By Donna Fuscaldo, Glassdoor.com
Everyone knows they should have a mentor but many don’t know how to find one. Mentors come in many flavors and hold different monikers, but the two common traits they should all possess is a willingness to give unbiased advice and expertise in the areas you are looking to improve.
“A mentor is extremely important to grow your skills and enhance your career path,” says Susan Ruhl, a managing partner at OI Partners—Innovative Career Consulting in Denver. “It doesn’t matter if the person is internal or external (to your company) as long he or she understands what your personal development goals are.”
Before you can start your hunt for the perfect mentor or advisors, career experts advise to do a little soul searching to pinpoint your weaknesses and to determine your goals. Let’s say you want a marketing job. Come up with a list of skills you’ll need to make the transition and then identify any gaps. Once you know where you need improvement you can pinpoint someone who has those skills. “You have to be clear in what you are asking for,” Julie Bauke, career strategist, president of The Bauke Group, and author of Stop Peeing on our Shoes: Avoiding the 7 Mistakes that Screw Up your Job Search.. “You can’t just say, ‘I want to get to the top of this company can you mentor me.’”
Finding a mentor can take a bit of detective work especially if you are new to a company. Sure the C-level executive would be the ideal mentor, but since that may not be a realistic option unless you are high-up yourself, it’s a good idea to observe people above you and focus on the ones that do their job well. “I wouldn’t reach out to a stranger,” says Ruhl. “I wouldn’t go up to the CEO unless I had a good relationship” with him or her. Ruhl says to take the company culture into account when choosing a mentor. If it’s a very relaxed structure then you may be able to go very high-up when targeting a mentor, but if it’s a rigid company structure you may want to start by going only one level above you. It’s also important to choose someone that others within the organization admire and respect. The worst thing you could do is align yourself with someone that has no respect within the company.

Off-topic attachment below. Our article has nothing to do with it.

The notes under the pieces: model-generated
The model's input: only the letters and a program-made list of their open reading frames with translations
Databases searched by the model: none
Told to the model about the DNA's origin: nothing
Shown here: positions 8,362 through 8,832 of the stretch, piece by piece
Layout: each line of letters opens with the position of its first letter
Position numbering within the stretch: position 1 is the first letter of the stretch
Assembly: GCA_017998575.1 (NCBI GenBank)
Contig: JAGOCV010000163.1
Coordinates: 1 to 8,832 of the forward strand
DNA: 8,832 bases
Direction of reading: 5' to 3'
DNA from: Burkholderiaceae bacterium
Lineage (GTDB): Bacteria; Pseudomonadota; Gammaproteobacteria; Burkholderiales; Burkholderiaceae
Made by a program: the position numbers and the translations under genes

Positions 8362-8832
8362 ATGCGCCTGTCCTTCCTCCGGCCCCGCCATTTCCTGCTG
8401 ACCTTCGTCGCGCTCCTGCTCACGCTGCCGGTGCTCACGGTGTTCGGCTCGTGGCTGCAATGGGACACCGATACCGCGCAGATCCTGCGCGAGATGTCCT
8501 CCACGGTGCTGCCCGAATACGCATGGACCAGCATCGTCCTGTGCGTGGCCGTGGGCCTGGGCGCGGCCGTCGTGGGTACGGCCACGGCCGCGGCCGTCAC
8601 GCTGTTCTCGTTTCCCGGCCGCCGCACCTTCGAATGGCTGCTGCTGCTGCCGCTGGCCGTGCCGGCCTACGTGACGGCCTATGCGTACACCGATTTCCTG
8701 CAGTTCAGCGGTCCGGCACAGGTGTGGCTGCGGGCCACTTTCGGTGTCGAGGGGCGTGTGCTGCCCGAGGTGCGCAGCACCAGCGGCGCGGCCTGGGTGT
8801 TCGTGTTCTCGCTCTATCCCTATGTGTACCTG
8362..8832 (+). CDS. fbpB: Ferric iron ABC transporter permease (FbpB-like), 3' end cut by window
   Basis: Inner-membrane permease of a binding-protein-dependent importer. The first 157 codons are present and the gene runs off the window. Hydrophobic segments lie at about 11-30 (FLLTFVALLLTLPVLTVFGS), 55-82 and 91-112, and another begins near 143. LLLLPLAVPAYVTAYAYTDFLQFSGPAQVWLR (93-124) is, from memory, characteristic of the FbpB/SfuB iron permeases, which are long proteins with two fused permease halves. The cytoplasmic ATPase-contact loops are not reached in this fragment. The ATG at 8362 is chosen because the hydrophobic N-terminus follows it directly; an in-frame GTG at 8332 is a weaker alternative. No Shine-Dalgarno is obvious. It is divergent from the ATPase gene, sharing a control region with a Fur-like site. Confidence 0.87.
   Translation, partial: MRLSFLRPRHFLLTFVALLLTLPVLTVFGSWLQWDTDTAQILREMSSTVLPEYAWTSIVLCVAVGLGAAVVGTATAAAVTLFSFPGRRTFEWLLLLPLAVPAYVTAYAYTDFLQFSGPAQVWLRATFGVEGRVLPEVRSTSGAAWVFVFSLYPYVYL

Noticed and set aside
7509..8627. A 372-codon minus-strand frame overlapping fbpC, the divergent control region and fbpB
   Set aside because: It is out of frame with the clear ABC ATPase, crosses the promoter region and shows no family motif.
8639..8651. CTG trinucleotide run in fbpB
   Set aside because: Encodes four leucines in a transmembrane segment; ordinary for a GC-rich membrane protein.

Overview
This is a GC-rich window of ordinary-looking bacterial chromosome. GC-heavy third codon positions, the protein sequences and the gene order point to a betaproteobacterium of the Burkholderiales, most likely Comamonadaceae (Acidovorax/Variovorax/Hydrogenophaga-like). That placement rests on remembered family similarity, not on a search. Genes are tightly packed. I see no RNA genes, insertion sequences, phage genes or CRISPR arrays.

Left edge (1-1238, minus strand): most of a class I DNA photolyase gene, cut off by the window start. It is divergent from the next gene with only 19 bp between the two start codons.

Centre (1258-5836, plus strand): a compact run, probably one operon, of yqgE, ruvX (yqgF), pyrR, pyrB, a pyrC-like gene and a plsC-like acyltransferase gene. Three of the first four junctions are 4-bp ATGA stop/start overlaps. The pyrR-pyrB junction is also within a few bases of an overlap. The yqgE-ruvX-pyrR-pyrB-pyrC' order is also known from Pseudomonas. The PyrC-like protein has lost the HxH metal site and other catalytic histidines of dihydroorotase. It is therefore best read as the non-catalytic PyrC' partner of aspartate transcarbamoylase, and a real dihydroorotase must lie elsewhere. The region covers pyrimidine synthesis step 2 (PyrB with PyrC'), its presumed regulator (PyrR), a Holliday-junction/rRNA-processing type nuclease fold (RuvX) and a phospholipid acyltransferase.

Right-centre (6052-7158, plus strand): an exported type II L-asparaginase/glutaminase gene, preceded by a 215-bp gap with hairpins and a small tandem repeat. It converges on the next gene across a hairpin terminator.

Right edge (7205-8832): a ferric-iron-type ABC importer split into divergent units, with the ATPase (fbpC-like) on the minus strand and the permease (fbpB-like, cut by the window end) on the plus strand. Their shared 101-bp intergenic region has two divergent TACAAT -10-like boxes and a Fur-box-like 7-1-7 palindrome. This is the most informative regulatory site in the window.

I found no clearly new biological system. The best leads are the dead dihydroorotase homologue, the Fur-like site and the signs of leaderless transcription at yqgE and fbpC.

Once you’ve pinpointed your mentor or mentors you have to come up with a good reason why you want that person to advise you. For instance, if you admire how that person handles herself in a meeting, then ask her for tips on giving presentations. If you want to improve your customer relations skills, compliment your potential mentor on his knack for dealing with disgruntled customers. “You have to say, ‘the reason I am hoping you’ll mentor me in this one area of my career is because I love the way you handle yourself in meetings,’” says Bauke. “It’s easy for them to say yes because there’s something you admire about them.” By providing specifics, you are giving the mentor a path for success instead of making it feel like work for them, she says.
Not one person is going to give you everything you need, which is why career experts say you should try to have more than one mentor. Creating a team of advisors with expertise in different aspects of your career is the best way to get well-rounded advice and guidance. It also reduces the burden on the mentors, and if it doesn’t work out with one mentor you’ll have others to use as sounding boards. It’s also important to set expectations ahead of time in terms of how the mentorship will go. For instance, will it be something formal where you meet every other week for a specific amount of time, or will it be informal where you can email or call the person when you need advice?
While most people think of mentorships as an older person mentoring a younger one, it’s becoming common to see the reserve going on. “The younger workforce can be just as informational as the older workforce,” especially in areas of technology, says Ruhl. “It’s become a two-way street.”
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